AAT Phenotype Identification by Isoelectric Focusing

  • Dina N. Greene
  • M. C. Elliott-Jelf
  • David G. Grenache
Part of the Methods in Molecular Biology book series (MIMB, volume 1639)


Isoelectric focusing (IEF) electrophoresis is considered to be the gold standard test for determining an individual’s AAT phenotype. IEF electrophoresis is a technique used to separate proteins by differences in their isoelectric point (pI). Testing is performed on serum that is applied to an agarose gel containing ampholytes which create a pH gradient ranging from 4.2 to 4.9. Variants of AAT are therefore separated from each other and, after visualization of the focused protein bands using immunochemical techniques, can be identified and an AAT phenotype determined.

In this chapter we elaborate on IEF electrophoresis as it relates to AAT phenotyping, describe practical approaches to AAT variant identification, and discuss circumstances in which phenotype testing may be inaccurate.

Key words

Isoelectric focusing electrophoresis Immunofixation Immunodetection Alpha-1 antitrypsin phenotyping Test interpretation 


  1. 1.
    Burtis C, Ashwood E, Bruns D (eds) (2011) Tietz textbook of clinical chemistry and molecular diagnostics, 5th edn. Elsevier, AmsterdamGoogle Scholar
  2. 2.
    Zerimech F, Hennache G, Bellon F et al (2008) Evaluation of a new Sebia isoelectrofocusing kit for alpha 1-antitrypsin phenotyping with the Hydrasys system. Clin Chem Lab Med 46:260–263CrossRefPubMedGoogle Scholar
  3. 3.
    Greene D, Elliott-Jelf M, Straseski J et al (2013) Facilitating the laboratory diagnosis of α1-antitrypsin deficiency. Am J Clin Pathol 139:184–191CrossRefPubMedGoogle Scholar
  4. 4.
    Greene D, Procter M, Krautscheid P et al (2012) α1-antitrypsin deficiency in fraternal twins born with familial spontaneous pneumothorax. Chest 141:239–241CrossRefPubMedGoogle Scholar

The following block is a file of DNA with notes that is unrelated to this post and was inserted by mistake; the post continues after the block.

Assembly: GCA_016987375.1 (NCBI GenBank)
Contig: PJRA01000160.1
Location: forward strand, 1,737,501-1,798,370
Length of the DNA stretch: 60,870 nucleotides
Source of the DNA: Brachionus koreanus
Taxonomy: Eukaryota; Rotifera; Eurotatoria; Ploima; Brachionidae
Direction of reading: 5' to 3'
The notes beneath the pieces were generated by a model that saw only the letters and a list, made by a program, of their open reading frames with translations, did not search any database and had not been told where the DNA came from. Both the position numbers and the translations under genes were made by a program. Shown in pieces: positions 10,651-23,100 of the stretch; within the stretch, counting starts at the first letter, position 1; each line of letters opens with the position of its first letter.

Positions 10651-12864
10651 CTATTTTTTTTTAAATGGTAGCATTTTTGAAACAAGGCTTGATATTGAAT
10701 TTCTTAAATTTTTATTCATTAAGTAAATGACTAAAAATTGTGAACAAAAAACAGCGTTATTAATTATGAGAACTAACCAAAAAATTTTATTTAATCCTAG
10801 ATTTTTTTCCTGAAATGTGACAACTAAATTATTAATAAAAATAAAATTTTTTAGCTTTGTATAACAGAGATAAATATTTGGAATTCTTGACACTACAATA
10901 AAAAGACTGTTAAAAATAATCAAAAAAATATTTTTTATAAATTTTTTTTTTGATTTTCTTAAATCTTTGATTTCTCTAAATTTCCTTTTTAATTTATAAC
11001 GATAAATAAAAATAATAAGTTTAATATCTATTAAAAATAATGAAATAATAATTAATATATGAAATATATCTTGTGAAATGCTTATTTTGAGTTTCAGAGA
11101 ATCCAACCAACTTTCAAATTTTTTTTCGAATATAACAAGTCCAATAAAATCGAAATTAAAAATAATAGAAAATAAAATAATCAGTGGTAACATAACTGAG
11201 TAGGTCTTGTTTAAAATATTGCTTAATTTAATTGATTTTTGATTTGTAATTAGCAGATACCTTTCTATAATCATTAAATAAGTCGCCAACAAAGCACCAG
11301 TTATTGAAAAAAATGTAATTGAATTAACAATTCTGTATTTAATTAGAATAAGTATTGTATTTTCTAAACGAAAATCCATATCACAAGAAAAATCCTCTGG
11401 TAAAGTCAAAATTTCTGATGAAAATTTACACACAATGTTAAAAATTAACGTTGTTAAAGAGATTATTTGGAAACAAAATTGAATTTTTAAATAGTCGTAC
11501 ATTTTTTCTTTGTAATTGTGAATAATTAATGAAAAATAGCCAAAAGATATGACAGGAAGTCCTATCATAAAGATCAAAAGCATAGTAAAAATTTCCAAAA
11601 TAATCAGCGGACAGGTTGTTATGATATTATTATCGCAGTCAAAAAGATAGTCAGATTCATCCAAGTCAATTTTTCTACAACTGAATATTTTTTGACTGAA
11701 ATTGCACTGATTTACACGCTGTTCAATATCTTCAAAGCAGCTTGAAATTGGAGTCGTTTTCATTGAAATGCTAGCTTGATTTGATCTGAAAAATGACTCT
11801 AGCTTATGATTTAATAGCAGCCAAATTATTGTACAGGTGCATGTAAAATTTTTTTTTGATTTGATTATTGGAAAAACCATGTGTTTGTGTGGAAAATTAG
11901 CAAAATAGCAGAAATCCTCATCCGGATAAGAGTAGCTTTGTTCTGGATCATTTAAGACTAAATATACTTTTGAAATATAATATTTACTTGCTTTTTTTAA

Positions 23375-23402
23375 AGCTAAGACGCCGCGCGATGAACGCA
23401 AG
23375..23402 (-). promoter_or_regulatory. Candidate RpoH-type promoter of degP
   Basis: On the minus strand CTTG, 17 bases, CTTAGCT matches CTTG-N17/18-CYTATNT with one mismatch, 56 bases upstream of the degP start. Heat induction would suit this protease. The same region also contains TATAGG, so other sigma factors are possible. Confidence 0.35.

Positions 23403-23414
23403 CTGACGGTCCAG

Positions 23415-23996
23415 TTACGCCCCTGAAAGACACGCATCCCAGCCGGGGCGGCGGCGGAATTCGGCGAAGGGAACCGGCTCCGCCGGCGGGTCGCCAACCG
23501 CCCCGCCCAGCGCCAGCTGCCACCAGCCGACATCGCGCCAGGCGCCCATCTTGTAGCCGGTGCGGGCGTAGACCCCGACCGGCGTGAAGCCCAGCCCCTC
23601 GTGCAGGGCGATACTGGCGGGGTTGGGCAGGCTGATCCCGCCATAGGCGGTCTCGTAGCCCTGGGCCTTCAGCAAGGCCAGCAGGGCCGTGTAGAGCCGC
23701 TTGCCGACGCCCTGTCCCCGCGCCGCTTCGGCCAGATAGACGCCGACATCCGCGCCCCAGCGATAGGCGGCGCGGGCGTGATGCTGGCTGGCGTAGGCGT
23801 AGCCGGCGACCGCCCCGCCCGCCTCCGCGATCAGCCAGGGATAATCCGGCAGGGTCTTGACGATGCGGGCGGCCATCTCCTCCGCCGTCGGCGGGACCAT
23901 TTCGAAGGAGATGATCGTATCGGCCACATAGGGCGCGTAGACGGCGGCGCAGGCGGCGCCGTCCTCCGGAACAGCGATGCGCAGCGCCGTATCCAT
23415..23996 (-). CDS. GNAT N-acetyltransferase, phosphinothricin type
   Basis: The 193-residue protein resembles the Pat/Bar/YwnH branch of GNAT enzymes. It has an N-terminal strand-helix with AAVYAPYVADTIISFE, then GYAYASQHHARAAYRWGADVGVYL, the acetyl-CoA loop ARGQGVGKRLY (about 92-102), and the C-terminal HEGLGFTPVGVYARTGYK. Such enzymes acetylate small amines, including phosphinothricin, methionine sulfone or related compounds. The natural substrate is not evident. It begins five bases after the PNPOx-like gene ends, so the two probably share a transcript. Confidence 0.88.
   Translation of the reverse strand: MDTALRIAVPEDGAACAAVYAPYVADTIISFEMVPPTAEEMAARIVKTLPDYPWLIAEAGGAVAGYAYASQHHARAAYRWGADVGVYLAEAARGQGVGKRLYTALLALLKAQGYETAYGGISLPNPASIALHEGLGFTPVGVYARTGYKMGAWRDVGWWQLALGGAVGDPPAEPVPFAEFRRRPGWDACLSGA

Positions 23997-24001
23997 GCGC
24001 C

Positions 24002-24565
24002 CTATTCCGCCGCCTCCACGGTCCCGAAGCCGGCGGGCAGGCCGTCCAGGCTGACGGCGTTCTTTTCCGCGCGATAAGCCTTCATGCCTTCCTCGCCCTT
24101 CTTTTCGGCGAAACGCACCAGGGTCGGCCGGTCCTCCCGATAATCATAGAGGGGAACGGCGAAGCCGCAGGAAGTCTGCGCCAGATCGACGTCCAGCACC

5. 5.
    BB S-L, Procter M, Krautscheid P et al (2014) Challenging identification of a novel PiISF and the rare PiMmaltonZ α1-antitrypsin deficiency variants in two patients. Am J Clin Pathol 141:742–746CrossRefGoogle Scholar
  6. 6.
    Bornhorst J, Greene D, Ashwood E et al (2013) α1-antitrypsin phenotypes and associated serum protein concentrations in a large clinical population. Chest 143:1000–1008CrossRefPubMedGoogle Scholar
  7. 7.
    Donato L, Jenkins S, Smith C et al (2012) Reference and interpretive ranges for α(1)-antitrypsin quantitation by phenotype in adult and pediatric populations. Am J Clin Pathol 138:398–405CrossRefPubMedGoogle Scholar

Copyright information

© Springer Science+Business Media LLC 2017

Authors and Affiliations

  • Dina N. Greene
    • 1
  • M. C. Elliott-Jelf
    • 2
  • David G. Grenache
    • 2
    • 3
  1. 1.Department of Laboratory Medicine, Chemistry DivisionUniversity of WashingtonSeattleUSA
  2. 2.ARUP Institute for Clinical and Experimental PathologySalt Lake CityUSA
  3. 3.Department of PathologyUniversity of Utah School of MedicineSalt Lake CityUSA

Personalised recommendations